allowed to go through without being searched at the airport, and maybe that is something that we will start to see change. where people are moving around much more fluidly, the moment you put in these search procedures, this is where places are going to get choked up, systems are going to break down. the flow of flights going out on time is going to be difficult for that to happen. >> okay. steve park, very fromming to get your incites inneed. now i'm going to cross over to turkey, and join our correspondent there on the border between syria and turkey. first of all, omar, the response to the attacks in belgium from the turkish government? >> reporter: yes, we have remarks made by turkey's president describing the attacks
in brussels as heinous attacks, but he mentioned one interesting point that there was no difference between terror organizations whether they are kurdish militants or whoever attacked brussels. so he is trying to make the case that turkey is trying to push, turkey and europe are being attacked by similar terrorist organizations according to the turkish president. we have also reaction coming from the prime minister of this country. he said turkey sends its condolences to the belgian people and the belgian government, and he says that global terrorism has shown its face once again, and there needs to be a determination in standing united in fighting terrorism in turkey as well as other countries, including europe. >> yes, because they have been
pushing this line that turkey needs help fighting terrorism, as they have seen a series of attacks over the past few months. >> oh, yes, absolutely. the latest was just on saturday. on one of the busiest streets in the turkish city. and then from january and february also they had similar attacks and go back to july last year, there were similar attacks. that they have blamed it on isil and other explosions were blamed on the pkk, a kurdish separatists group. and a leftest extremist group that the tur kiir government says is also carrying out a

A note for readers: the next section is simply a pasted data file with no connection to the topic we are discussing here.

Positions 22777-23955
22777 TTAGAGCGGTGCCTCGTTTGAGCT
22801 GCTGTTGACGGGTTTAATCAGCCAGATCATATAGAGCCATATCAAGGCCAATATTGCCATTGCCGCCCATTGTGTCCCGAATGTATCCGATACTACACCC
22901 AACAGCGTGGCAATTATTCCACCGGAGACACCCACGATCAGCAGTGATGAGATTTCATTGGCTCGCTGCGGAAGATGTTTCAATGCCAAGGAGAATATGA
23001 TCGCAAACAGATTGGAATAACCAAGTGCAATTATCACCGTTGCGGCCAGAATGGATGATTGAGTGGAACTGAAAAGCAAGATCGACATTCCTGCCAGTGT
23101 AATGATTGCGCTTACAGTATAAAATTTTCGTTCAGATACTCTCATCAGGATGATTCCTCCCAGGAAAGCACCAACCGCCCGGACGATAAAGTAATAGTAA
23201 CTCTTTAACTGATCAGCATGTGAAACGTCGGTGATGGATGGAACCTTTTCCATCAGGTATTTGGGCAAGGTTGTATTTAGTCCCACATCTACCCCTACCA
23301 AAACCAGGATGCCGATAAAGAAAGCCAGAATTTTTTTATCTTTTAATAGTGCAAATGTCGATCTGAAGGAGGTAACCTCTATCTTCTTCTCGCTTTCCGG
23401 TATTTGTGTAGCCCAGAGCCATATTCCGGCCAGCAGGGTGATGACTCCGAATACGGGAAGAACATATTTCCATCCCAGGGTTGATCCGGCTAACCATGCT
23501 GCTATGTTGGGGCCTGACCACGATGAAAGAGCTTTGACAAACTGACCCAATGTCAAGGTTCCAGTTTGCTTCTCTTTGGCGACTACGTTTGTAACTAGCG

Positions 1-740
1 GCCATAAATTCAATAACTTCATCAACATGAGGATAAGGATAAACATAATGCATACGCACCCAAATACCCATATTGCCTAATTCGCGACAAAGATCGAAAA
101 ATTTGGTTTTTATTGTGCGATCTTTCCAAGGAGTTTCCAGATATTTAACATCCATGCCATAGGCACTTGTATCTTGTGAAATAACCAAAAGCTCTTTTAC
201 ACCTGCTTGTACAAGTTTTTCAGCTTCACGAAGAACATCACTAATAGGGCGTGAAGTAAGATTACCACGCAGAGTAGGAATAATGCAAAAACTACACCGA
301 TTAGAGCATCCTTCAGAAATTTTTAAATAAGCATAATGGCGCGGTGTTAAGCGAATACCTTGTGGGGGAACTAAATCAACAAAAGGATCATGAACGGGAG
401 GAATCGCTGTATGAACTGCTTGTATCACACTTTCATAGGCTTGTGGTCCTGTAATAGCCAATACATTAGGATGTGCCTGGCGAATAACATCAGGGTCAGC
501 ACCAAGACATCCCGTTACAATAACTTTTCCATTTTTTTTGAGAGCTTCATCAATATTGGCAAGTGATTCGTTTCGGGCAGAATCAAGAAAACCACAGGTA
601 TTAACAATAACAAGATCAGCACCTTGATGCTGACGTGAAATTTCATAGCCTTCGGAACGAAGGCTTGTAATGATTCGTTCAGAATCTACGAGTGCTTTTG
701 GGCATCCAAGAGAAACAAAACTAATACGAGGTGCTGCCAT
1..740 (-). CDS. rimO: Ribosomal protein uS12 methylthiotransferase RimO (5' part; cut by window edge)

number of attacks. >> describe the border there between turkey and syria. it has been very porous since the start of this conflict. we have seen an awful lot of people coming from syria, moving backwards and forward. is it now closed? >> reporter: >> reporter: let's less than an hour's drive from the border gate. but i remember when i was here a few weeks ago, the border seemed to me different from the period, let's say six months ago, or the year before then it was open. i can see with my own eyes people coming and going, especially syrians. this time around when i went there, i saw that the gates were closed. and i asked the syrian people standing outside, and they said turkey has imposed some